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Showing posts from August, 2013

Rim Fire Fundraiser

Since I saw this photo posted on Facebook, I haven't been able to erase it from my mind's eye.  We're always mindful of fire this time of year - last night I saw smoke and fire planes in the direction of home while I was changing water.  I raced home to check our animals - relieved to find that all was well here.

As many of you know, I grew up in Tuolumne County - where the Rim Fire continues to burn out of control.  A number of my friends and fellow ranchers have been severely impacted by the fire - losing barns, equipment, forage, and even cows in some cases.  The Tuolumne County Farm Bureau has established a fund to purchase emergency hay for the ranching families who have experienced losses.  My family would like to organize a local effort to raise money in support of this effort.  Here’s what we’re doing:

We are offering a whole, grass-fed lamb, cut-and-wrapped, via on-line auction (at our Facebook page,  You can bid by posting a comme…

Is the Customer Always Right?

Several years ago, a customer purchased a package of lamb shanks at the farmers' market.  I assumed, incorrectly, that anyone who asked for lamb shanks would know how to cook them.  The next week, the customer said, "You know, we barbecued those shanks and they were awful - way too tough!"  Rather than speak my mind, I suggested that they try one of our slow-cooked lamb shank recipes - and I gave them a free package to replace the package they'd ruined.  Our recipe was successful, and these folks have since become regular customers.

Such encounters are much less common with professional chefs, but they do happen.  On rare occasions, a chef will fail to prepare a product appropriately.  A tough steak from Iowa Beef Products (one of the biggest beef processors in the country) is one thing; a tough steak from Flying Mule Farm is quite another - customers that provide direct feedback to the farmer or rancher have every responsibility to tell us when things are bad as wel…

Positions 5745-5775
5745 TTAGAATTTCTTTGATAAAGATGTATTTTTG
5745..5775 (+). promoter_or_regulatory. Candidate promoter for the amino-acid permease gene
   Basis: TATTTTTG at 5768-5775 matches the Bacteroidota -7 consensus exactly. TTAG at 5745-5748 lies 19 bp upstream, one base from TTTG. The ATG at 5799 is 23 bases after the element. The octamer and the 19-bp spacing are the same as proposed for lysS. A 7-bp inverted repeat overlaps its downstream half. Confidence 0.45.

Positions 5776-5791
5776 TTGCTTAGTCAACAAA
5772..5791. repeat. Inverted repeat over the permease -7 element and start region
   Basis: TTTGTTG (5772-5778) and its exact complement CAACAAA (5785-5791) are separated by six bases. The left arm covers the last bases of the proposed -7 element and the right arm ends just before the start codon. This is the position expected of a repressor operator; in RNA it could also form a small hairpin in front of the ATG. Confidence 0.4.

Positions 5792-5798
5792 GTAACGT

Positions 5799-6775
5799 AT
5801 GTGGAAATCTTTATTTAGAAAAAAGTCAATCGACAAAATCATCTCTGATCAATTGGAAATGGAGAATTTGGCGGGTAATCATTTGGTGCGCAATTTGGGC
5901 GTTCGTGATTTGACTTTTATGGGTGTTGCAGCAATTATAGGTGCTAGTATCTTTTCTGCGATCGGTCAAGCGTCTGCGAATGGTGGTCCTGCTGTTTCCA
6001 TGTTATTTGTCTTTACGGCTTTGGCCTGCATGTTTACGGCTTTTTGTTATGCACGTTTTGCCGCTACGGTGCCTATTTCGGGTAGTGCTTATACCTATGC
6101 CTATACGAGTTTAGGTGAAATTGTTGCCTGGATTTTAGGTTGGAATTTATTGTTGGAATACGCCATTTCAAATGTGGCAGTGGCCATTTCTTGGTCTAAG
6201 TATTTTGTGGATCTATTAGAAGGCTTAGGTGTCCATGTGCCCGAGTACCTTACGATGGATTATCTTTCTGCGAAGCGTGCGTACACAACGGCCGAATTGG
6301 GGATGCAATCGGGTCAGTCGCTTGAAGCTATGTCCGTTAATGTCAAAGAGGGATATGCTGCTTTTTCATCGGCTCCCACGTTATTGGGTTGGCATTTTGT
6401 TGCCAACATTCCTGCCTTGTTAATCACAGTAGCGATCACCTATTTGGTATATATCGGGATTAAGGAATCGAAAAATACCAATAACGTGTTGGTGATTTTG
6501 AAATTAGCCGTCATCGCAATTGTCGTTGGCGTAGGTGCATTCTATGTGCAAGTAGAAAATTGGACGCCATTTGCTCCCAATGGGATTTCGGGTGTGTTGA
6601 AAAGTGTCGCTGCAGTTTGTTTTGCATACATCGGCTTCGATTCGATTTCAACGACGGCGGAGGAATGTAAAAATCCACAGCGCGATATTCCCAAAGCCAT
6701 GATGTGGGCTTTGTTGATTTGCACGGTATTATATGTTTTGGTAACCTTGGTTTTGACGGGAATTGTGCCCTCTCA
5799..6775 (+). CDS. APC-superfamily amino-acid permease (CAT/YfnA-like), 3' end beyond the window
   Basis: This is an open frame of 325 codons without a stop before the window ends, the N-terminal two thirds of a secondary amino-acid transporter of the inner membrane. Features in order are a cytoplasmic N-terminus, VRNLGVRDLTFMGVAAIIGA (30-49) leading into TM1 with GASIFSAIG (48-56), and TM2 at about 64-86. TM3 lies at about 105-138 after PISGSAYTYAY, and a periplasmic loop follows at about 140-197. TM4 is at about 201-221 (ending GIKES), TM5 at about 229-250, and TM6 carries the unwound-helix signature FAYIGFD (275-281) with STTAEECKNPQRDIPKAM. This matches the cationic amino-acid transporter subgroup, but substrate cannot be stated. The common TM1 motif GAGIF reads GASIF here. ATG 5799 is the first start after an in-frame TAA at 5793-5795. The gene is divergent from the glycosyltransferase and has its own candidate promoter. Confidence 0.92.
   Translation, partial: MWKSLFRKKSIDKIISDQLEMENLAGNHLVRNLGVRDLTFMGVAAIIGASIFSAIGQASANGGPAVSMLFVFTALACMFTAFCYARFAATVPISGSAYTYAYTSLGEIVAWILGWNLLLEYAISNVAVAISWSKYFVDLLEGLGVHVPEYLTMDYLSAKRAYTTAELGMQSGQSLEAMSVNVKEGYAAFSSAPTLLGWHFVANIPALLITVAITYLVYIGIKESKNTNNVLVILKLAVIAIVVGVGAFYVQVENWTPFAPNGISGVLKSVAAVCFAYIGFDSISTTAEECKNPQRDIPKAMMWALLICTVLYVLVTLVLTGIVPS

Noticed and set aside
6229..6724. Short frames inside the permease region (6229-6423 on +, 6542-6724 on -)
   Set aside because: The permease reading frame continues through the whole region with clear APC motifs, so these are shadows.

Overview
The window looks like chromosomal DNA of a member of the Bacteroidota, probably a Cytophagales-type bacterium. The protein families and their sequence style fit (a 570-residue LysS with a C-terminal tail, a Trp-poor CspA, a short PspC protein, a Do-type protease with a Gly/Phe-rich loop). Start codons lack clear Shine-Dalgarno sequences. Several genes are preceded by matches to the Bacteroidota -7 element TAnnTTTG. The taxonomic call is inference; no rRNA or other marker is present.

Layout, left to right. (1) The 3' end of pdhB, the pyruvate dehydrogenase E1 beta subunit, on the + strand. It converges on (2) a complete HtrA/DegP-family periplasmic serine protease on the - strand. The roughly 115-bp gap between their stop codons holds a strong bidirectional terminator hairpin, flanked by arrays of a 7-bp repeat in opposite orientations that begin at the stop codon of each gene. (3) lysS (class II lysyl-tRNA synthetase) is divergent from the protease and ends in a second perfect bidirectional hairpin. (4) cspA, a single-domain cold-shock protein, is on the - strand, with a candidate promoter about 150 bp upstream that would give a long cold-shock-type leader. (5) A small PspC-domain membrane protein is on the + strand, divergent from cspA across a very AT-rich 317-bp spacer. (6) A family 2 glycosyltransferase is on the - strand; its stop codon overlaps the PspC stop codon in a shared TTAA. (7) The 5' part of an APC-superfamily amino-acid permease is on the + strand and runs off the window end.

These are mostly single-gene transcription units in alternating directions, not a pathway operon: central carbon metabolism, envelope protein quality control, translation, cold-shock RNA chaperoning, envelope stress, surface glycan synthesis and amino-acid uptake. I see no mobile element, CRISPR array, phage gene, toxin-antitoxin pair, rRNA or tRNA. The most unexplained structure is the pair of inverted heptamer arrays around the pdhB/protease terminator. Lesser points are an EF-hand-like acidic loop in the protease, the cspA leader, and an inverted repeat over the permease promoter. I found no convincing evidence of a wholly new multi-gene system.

Ernie's Progress - and the Ultimate Goal!

It's been more than a week, but I wanted to add another installment to the ongoing saga of my attempts to work with Ernie, our youngest border collie.  On August 8, Ernie and I moved approximately 140 ewes and lambs from the Allender property in Auburn back to Oak Hill Ranch.  Ernie worked great - he took my "lie down" at the gate, letting the sheep walk through without succumbing to the temptation to rush them through the gap and get to their heads.  I even got him to lie down and "look back" - not an easy task for those of you who train border collies for trial work!  Most impressively, he took my flank commands even when they ran counter to his instincts!

Since then, I've used him several times for short moves and for holding sheep while I rearrange fencing.  For the most part, he's been great.  He still thinks he needs to beat me to the work sometimes - running to the head of the flock rather than staying behind it, like I'm asking.  Nonetheless…

Ernie's Progress - August 7

Not a whole lot to report today, but what I do have to report about Ernie is positive.  This evening, we moved ewes and lambs into an expanded paddock.  I asked Ernie to come into the paddock.  He wanted to go around the sheep, but I wanted him to stay with me.  Despite his desire to work, he stayed with me - definitely progress!  Later, we discovered that we had a single lamb (and a former bottle baby, so an obnoxious single at that) that had stayed back.  Working a single is difficult for many dogs, and Ernie struggled to figure out what I was asking.  That said, he successfully moved the lamb into the newly expanded paddock.  I was pretty proud of him!

Tomorrow or Friday, we'll be moving this group of sheep to the corrals and then up the county road.  I think Ernie's ready!

Some Observations on Guard Dog Behavior

On my lunch hour today, I let sheep into a new paddock that I had constructed before work this morning.  This new paddock is bounded on three sides by electric fencing, and on the remaining side by an existing field fence.  On the other side of this field fence is my landlords' vegetable garden and back yard.  While they love having the sheep "mow" their irrigated pasture, they're not wild about having sheep in the garden or the yard.  That said, they would like the sheep to graze right up to the field fence - grazing the weeds helps keep garden pests like squash bugs at bay.

I'm always a little nervous about relying on a fence that isn't my own electric fence.  Old field fence, especially, often has gaps where wires have broken - gaps that are big enough for an ambitious lamb to squeeze through.  I always check these fences carefully, but I'll often miss holes that the sheep eventually notice.  Or maybe the guard dog - and that's what happened today.